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ARS Home » Southeast Area » Fayetteville, Arkansas » Poultry Production and Product Safety Research » Research » Publications at this Location » Publication #374266

Research Project: Quantifying Air and Water Quality Benefits of Improved Poultry Manure Management Practices

Location: Poultry Production and Product Safety Research

Title: Comparison of discriminatory effects of corn yield test locations based on their genetic variation expression among hybrids

item Ashworth, Amanda
item KNAPP, VICTORIA - University Of Tennessee
item FRED, ALLEN - University Of Tennessee
item SAXTON, ARNOLD - University Of Tennessee

Submitted to: Crop Science
Publication Type: Peer Reviewed Journal
Publication Acceptance Date: 8/8/2020
Publication Date: 9/28/2020
Citation: Ashworth, A.J., Knapp, V., Fred, A., Saxton, A. 2020. Comparison of discriminatory effects of corn yield test locations based on their genetic variation expression among hybrids. Crop Science. 60:3166–3174.

Interpretive Summary: Corn is one of the most important and widely produced crops in the world. Quantitative traits like corn seed yield are known to display large genotype x environment interactions (GxE) because diverse environments have differing effects on the genetic expression of genotypes (cultivars and breeding lines). Thus, variety trials and breeding line tests for yield require multi-environment trials (METs; i.e., location–year combinations) to obtain reliable estimates and rankings of yield performance of different genotypes across a targeted geographic region of production. Because yield trials are time consuming and expensive, the choice and number of selected test locations are important. It is critical that the METs discriminate among genotypes and are representative of the environments encountered in the targeted marketing region and that the locations chosen provide minimum redundancy of performance information. A team of researchers used a 14-year corn variety dataset of three relative maturity groups at five locations to compare test location redundancy using genetic variance estimates. These results indicate that for the three maturity groups, all locations were needed to provide the best yield trial information on corn cultivars. Such analyses are worthwhile for targeting yield trial locations for their discriminating ability and representativeness that are essential for a robust variety test program for a targeted region, especially considering costs associated with variety testing.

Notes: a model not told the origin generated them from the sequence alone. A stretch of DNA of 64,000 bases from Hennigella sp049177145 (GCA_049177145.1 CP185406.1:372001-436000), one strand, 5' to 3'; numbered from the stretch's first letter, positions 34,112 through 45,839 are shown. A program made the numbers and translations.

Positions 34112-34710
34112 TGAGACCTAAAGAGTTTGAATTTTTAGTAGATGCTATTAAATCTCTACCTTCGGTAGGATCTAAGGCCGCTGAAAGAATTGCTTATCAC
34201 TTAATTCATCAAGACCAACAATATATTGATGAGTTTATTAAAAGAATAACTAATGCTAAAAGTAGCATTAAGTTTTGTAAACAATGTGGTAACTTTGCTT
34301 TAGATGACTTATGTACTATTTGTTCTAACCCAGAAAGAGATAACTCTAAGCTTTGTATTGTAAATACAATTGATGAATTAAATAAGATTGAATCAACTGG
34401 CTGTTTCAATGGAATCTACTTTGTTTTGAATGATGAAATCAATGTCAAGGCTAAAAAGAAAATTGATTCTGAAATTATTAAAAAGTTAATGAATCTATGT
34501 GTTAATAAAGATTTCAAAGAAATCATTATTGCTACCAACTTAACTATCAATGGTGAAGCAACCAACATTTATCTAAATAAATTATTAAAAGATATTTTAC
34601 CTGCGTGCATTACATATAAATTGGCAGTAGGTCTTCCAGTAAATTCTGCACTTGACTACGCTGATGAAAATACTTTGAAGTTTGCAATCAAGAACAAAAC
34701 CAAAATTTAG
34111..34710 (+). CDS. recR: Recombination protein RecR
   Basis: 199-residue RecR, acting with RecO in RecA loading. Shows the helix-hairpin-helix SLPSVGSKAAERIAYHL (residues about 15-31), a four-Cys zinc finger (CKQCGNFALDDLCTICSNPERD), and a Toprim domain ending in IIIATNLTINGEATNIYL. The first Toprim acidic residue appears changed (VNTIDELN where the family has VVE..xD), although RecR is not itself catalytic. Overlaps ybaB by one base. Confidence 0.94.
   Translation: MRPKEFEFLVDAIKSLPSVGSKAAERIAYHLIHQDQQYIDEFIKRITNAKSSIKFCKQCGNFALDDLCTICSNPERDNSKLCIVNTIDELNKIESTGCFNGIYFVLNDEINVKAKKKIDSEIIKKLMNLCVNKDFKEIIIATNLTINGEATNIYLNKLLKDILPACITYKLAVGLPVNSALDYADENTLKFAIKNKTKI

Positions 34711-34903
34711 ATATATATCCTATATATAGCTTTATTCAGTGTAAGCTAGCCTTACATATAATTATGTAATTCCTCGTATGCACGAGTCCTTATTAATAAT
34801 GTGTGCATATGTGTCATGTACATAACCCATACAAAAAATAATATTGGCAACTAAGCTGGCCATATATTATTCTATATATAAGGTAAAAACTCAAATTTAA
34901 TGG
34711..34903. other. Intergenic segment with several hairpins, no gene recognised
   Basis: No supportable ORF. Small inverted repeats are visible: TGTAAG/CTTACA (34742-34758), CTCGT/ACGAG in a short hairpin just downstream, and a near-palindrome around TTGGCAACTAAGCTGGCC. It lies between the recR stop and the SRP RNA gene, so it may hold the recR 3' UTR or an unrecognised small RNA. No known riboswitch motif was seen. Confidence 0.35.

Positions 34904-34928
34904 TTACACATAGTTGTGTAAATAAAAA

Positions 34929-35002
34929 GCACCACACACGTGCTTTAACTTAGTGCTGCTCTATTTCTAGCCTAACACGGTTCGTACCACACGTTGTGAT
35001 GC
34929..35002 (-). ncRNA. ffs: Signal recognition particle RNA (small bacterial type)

Technical Abstract: It is important for yield test sites to elicit differences among genotypes, minimize redundancy of performance information, and generate a genotype x environment interaction representative of the targeted region. The objective of this study was to utilize corn (Zea mays L.) variety trial results from three relative maturity group (MG) tests at five Tennessee locations spanning 14 years to compare test location uniqueness/redundancy via genetic variance estimates and cluster analysis. Principle components (PC) analyses allowed for location comparisons of genetic variance expression among cultivars in different MG tests. Individual location/test/year genetic variance estimates ranged from <1 to 584 (Mg ha-1)2. Years and locations affected the magnitude of genetic variance, with years largely driving genetic expression within MGs in these environments. However, the Late MG consistently had the greatest variance estimate. Across 14-years, there was minimum duplicative information provided across the five yield test sites. Consequently, all locations were needed and none could be eliminated without compromising cultivar yield trial information for the three MG tests. Correlations between mean yields and genetic variance showed a weak relationship across locations (environments), years, and MG tests (R=0.021), thus high yielding environments did not correspond with increased genetic variance expression. These types of analyses are useful for evaluating the discriminating ability and duplicative or correlated expression of genetic information across environments for robust variety trials within and across maturity groups and targeted regions.